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:: January 2008 Letter ::

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Dear Fellow Turbine Aficionados,

As we enter the new year, let’s reflect on a supremely successful, world altering technology. It continues to transform aviation markets. Airlines love it for lowering their fuel bills. Private pilots love its value for money and handling characteristics. Believers in “disruptive” technology could call it that. If you were that allegorical conformist from The Graduate, you’d say: “Just one word…Propellers.”

That’s right. Propellers. They’re as old as the Wright Flyer, proving that older technology can enjoy a renaissance. Business planes have led the way in restoring propellers to a prominent position. 2007: Year of the Very Light Jet? Hardly. More like 2007: Year of the Turboprop Business Aircraft. While Eclipse and Cessna delivered fewer than 150 VLJs, Cessna, Hawker Beechcraft, Pilatus, Piaggio, and Socata delivered almost three times as many turboprops—a record for the last 25 years. VLJ production is headed up, but so is prop production. And if you assume, as I do, that Eclipse implodes like a hollowed out termite hill in 2008, the Prop:VLJ production ratio will be similar to this year’s. Props provide a better cabin with low operating costs. They can be almost as fast as a VLJ, which means total trip time is insignificant.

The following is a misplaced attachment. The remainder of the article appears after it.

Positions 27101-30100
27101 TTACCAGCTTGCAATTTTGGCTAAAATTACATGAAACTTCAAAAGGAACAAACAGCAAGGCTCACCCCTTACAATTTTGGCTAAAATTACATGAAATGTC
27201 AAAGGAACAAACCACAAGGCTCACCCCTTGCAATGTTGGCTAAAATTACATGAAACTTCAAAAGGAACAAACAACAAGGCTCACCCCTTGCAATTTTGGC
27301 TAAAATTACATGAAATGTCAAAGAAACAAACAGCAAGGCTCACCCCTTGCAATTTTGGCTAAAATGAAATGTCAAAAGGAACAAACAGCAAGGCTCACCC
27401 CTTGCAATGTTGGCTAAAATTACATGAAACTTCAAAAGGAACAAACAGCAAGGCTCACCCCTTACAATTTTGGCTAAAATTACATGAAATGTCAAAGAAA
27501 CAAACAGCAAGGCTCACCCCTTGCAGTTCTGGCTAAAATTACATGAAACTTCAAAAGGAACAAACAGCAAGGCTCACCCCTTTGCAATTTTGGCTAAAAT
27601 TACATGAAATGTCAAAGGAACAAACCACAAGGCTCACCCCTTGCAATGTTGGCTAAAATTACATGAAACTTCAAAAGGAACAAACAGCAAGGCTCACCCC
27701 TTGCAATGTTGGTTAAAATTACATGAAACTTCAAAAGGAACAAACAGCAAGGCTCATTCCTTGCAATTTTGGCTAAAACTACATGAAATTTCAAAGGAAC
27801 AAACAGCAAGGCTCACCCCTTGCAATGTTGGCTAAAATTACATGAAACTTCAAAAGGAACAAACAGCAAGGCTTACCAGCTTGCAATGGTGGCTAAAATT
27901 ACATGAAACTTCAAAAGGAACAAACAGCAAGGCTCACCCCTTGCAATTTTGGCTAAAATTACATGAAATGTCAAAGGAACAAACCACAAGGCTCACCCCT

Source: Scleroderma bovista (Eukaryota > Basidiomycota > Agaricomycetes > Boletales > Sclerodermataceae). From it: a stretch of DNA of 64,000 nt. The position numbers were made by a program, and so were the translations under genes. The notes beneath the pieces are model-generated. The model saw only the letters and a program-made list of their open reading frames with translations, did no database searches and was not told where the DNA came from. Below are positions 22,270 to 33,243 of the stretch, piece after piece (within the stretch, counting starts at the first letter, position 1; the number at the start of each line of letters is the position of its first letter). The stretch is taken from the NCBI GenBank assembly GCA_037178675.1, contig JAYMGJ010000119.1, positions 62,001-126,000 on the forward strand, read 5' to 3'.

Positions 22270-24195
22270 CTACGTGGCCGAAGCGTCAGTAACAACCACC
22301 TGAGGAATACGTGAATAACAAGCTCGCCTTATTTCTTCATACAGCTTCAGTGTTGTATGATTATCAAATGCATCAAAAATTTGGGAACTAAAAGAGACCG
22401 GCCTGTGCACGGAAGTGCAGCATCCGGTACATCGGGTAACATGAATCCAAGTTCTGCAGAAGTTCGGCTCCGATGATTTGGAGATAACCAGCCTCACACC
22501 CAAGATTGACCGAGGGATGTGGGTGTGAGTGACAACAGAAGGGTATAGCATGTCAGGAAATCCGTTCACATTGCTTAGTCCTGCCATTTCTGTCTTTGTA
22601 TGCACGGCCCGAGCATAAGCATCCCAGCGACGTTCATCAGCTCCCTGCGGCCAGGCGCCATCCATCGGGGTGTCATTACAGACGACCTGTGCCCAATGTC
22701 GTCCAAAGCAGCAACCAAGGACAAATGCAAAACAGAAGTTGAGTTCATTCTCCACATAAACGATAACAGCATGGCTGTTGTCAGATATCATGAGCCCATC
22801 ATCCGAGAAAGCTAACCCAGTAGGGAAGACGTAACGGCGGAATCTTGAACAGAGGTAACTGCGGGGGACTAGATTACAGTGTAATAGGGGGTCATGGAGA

Meanwhile, turboprop regional aircraft enjoyed their best sales in over ten years. Remember the 1990s, when the “RJ Revolution” made those quaint old props “obsolete?” ATR and Bombardier’s Dash 8Q programs now have over 300 planes on backlog, also a 10 year record. Bombardier’s Dash 8 backlog is fast catching up to its RJ backlog. In 2007, Continental became the first US carrier to surrender to reality, abandoning its dubious all-jet fleet mantra and bringing Q400s to its Newark hub. ATR and Bombardier are now planning growth versions of their current props, and perhaps all new prop families too.

As an aside, the return of props offers a chance for government ministers to realize they’re chasing their own tails. Back in the mid 1990s, several governments planned national prop planes. That market collapsed, and some began planning 30/50-seat RJs. When those collapsed, the governments began looking at larger RJs. Today, China, Japan, and Russia are all funding larger RJs—just as that market is plateauing and props are growing again. Who says governments aren’t agile when it comes to responding to market needs? They’re great at responding to yesterday’s market needs.

Unlike airlines, militaries are usually on the cutting edge, sacrificing economics for performance and newer technology. But in a few years the only military transports will have propellers—C-130J, A400M, C-27J/JCA, and C-295. C-17 production will end by 2012, if not before. As Loren Thompson recently pointed out, the C-130 has been around as long as the B-52, but while the BUFF has been out of production for over 40 years, the C-130 is still going strong. It’s the aviation equivalent of the coelacanth.